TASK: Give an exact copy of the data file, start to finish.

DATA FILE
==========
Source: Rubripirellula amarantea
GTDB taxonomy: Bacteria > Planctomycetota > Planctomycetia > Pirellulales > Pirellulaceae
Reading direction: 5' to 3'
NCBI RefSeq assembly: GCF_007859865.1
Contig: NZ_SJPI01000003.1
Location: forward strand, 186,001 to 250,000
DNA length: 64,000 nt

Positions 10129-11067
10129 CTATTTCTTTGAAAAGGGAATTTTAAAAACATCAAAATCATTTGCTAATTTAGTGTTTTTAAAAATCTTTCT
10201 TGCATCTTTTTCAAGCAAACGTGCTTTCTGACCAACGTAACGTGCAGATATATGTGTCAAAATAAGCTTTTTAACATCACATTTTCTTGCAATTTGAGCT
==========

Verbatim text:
Source: Rubripirellula amarantea
GTDB taxonomy: Bacteria > Planctomycetota > Planctomycetia > Pirellulales > Pirellulaceae
Reading direction: 5' to 3'
NCBI RefSeq assembly: GCF_007859865.1
Contig: NZ_SJPI01000003.1
Location: forward strand, 186,001 to 250,000
DNA length: 64,000 nt

Positions 10129-11067
10129 CTATTTCTTTGAAAAGGGAATTTTAAAAACATCAAAATCATTTGCTAATTTAGTGTTTTTAAAAATCTTTCT
10201 TGCATCTTTTTCAAGCAAACGTGCTTTCTGACCAACGTAACGTGCAGATATATGTGTCAAAATAAGCTTTTTAACATCACATTTTCTTGCAATTTGAGCT